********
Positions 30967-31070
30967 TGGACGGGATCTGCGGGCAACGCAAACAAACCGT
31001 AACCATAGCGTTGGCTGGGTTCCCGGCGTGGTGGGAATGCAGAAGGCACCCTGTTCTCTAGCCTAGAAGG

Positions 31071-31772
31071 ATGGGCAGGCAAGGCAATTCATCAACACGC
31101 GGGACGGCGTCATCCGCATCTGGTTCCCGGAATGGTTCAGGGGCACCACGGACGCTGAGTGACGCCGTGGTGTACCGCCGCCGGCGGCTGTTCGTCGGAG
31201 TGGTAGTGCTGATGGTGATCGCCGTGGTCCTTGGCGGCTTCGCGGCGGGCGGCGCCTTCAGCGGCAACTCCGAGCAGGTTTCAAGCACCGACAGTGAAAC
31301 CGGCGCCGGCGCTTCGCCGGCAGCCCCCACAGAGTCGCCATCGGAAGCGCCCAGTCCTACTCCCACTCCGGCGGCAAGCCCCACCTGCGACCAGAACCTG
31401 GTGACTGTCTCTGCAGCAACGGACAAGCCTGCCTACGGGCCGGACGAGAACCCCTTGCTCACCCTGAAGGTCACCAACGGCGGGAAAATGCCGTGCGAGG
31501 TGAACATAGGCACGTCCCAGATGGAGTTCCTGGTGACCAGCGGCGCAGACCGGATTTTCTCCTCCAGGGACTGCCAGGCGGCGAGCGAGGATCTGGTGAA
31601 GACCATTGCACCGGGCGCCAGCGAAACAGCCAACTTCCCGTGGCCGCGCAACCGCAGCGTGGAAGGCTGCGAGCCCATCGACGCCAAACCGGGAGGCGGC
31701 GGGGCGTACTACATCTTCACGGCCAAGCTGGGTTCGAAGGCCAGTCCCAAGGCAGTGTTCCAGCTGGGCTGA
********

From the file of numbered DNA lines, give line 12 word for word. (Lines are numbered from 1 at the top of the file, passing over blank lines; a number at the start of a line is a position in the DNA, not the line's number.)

31701 GGGGCGTACTACATCTTCACGGCCAAGCTGGGTTCGAAGGCCAGTCCCAAGGCAGTGTTCCAGCTGGGCTGA